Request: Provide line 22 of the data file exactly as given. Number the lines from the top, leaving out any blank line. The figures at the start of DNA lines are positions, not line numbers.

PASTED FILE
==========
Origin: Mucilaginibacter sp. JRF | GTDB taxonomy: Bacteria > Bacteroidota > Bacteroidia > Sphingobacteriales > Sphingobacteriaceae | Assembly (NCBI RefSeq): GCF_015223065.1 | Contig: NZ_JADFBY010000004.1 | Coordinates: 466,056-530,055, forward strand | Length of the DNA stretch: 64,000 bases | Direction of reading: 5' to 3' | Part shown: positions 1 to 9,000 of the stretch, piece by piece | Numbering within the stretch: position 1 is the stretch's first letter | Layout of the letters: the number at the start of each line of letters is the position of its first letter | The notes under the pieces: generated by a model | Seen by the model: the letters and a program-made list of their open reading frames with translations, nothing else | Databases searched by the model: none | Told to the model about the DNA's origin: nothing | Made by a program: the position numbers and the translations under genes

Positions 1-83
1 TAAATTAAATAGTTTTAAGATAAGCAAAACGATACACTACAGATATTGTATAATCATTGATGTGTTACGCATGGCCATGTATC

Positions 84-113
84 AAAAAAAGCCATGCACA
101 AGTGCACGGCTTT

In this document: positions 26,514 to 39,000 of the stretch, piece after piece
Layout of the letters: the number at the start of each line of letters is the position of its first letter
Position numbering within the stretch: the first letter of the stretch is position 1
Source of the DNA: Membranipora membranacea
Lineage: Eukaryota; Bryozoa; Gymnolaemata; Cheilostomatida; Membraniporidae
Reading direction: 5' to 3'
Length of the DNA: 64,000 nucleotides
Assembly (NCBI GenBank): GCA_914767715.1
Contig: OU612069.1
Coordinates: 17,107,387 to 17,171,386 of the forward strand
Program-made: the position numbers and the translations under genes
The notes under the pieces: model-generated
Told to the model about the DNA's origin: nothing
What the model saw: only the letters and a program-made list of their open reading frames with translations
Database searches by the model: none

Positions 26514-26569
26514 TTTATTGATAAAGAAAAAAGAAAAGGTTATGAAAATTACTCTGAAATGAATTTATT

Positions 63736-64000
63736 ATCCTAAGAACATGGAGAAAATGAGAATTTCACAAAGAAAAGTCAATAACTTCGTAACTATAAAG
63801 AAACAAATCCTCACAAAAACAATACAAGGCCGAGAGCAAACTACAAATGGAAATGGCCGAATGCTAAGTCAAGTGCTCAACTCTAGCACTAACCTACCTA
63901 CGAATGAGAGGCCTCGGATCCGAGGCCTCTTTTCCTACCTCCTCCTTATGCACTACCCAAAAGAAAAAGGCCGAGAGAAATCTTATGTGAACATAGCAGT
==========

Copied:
Positions 26514-26569